Women of the revolution: Solidarity heroes remembered in series of stunning murals

The murals depict several dozen women who were active in the anti-communist opposition in the 1980s. Adam Warżawa/PAP

Thirty years after the fall of communism in Poland in 1989, a new mural in Gdańsk celebrates the “women of freedom” who were part of the peaceful revolution.

In bright colours, it depicts several dozen women – some of whom are household names in Poland and others who are lesser known – who were active in the anti-communist opposition in the 1980s.

Painted onto pillars beneath the Gdańsk Strzyża station, between central Gdańsk and Sopot, the mural was the idea of the Pomeranian Metropolitan Railway (PKM) and the regional authorities.Adam Warżawa/PAP

They include co-founder of Solidarity Anna Walentynowicz (1929-2010) and opposition figure Gaja Kuroń (1940-1982), who was the first wife of Jacek Kuroń, one of the leaders of the anti-communist movement.

Painted onto pillars beneath the Gdańsk Strzyża station, between central Gdańsk and Sopot, the mural was the idea of the Pomeranian Metropolitan Railway (PKM) and the regional authorities.

Opposition activist Henryka Krzywonos-Strycharska is one of those recognized.Adam Warżawa/PAP

“This year we are celebrating the 30th anniversary of free Poland, and the role of women – often marginalised in the pages of history – was particularly important in those days,” said Tomasz Konopacki, PKM’s press spokesman.

“The mural is a symbolic tribute to all the women who fought for a free Poland at that time. It reminds us of the important social but still, unfortunately, underestimated role of women in the historic events that began in Pomerania in August 1980, and then spilled over the whole country,” he added.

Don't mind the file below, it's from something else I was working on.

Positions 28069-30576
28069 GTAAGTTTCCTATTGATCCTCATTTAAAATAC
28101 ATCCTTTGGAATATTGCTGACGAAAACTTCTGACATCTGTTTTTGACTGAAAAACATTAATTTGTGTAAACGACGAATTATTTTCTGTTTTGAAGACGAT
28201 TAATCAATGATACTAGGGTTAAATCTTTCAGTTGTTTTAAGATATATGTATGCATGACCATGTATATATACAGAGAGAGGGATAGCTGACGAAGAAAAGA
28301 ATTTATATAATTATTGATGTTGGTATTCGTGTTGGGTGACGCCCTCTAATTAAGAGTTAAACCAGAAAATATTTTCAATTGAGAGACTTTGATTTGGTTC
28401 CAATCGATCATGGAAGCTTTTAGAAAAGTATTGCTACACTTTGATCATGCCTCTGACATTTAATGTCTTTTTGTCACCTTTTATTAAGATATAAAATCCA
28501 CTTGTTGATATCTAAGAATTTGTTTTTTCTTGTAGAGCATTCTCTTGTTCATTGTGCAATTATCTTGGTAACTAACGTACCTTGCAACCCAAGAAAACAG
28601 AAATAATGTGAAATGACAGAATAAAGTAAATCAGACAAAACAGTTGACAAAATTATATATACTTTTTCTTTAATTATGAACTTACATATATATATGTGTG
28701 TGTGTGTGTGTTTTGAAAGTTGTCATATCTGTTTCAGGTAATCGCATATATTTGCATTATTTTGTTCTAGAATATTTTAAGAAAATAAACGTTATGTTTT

The painting was created by artists from RedSheels, a Polish agency that specialising in producing murals. Fittingly for this project, all its employees are women (pictured).Adam Warżawa/PAP

The painting was created by artists from RedSheels, a Polish agency that specialising in producing murals. Fittingly for this project, all its employees are women.

The agency was already known for its mural of the popular Polish singer Kora, who died last summer, which was unveiled in Warsaw earlier this year.

Solidarity activists (L-R) Henryka Krzywonos, Joanna Duda-Gwiazda, Joanna Wojciechowicz, Urszula Ściubeł, Ewa Ossowska and Elżbieta Goetel-Dąbkowska, line up in front of the murals entitled Adam Warżawa/PAP

The mural is conveniently located near the University of Gdańsk and various schools, in a place where many people will pass it on their daily commute.

“We want the artistic message to be accompanied by an educational one,” said Konopacki of PKM. “Thanks to this location, we are sure that many people will see the mural and for many of them it will be an opportunity to discover this important part of our history.”

Tomasz Konopacki, PKM’s press spokesman said: “The mural is a symbolic tribute to all the women who fought for a free Poland at that time.”Adam Warżawa/PAP

The women portrayed on the mural are: Anna Walentynowicz, Alina Pienkowska, Joanna Duda-Gwiazda, Bożena Rybicka-Grzywaczewska, Maryla (Maria) Płońska, Joanna Wojciechowicz, Magdalena Modzelewska, Ewa Ossowska, Grażyna Staniszewska, Henryka Krzywonos, Olga Krzyżanowska, Gaja Kuroń, Ludwika Wujec, Joanna Szczęsna, Anna Kurska, Aniela Steinsberg, Joanna Penson, Ewa Kulik, Barbara Labuda, Jadwiga Staniszkis, Krystyna Starczewska, Anka Kowalska, Zofia Kruszyńska, Ewa Milewicz, Bronisława Milewska, Helena Łuczywo, Danuta Kędzierska-Sadowska, Ewa Kubasiewicz and Elżbieta Goetel.